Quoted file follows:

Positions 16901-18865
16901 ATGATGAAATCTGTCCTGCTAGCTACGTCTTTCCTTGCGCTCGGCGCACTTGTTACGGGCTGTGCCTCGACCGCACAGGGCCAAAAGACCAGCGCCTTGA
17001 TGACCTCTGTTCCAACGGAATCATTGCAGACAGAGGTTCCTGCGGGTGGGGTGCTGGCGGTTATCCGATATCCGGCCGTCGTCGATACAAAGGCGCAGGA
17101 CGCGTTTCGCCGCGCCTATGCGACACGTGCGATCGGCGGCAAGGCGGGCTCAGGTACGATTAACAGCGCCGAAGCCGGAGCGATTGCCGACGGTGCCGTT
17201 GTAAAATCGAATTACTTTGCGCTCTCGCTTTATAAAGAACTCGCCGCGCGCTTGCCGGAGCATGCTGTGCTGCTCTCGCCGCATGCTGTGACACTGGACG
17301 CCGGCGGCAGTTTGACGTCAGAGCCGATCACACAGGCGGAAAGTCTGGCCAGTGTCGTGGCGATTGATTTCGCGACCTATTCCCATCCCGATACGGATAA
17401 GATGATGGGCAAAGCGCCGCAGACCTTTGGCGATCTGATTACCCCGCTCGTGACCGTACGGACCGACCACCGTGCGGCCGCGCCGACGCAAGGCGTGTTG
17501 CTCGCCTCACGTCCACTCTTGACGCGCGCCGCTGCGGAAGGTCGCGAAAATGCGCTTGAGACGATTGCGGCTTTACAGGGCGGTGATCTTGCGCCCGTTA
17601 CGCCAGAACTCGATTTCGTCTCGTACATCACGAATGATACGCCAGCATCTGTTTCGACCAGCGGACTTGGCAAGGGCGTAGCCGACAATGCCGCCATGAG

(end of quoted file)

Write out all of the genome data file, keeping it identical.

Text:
Positions 16901-18865
16901 ATGATGAAATCTGTCCTGCTAGCTACGTCTTTCCTTGCGCTCGGCGCACTTGTTACGGGCTGTGCCTCGACCGCACAGGGCCAAAAGACCAGCGCCTTGA
17001 TGACCTCTGTTCCAACGGAATCATTGCAGACAGAGGTTCCTGCGGGTGGGGTGCTGGCGGTTATCCGATATCCGGCCGTCGTCGATACAAAGGCGCAGGA
17101 CGCGTTTCGCCGCGCCTATGCGACACGTGCGATCGGCGGCAAGGCGGGCTCAGGTACGATTAACAGCGCCGAAGCCGGAGCGATTGCCGACGGTGCCGTT
17201 GTAAAATCGAATTACTTTGCGCTCTCGCTTTATAAAGAACTCGCCGCGCGCTTGCCGGAGCATGCTGTGCTGCTCTCGCCGCATGCTGTGACACTGGACG
17301 CCGGCGGCAGTTTGACGTCAGAGCCGATCACACAGGCGGAAAGTCTGGCCAGTGTCGTGGCGATTGATTTCGCGACCTATTCCCATCCCGATACGGATAA
17401 GATGATGGGCAAAGCGCCGCAGACCTTTGGCGATCTGATTACCCCGCTCGTGACCGTACGGACCGACCACCGTGCGGCCGCGCCGACGCAAGGCGTGTTG
17501 CTCGCCTCACGTCCACTCTTGACGCGCGCCGCTGCGGAAGGTCGCGAAAATGCGCTTGAGACGATTGCGGCTTTACAGGGCGGTGATCTTGCGCCCGTTA
17601 CGCCAGAACTCGATTTCGTCTCGTACATCACGAATGATACGCCAGCATCTGTTTCGACCAGCGGACTTGGCAAGGGCGTAGCCGACAATGCCGCCATGAG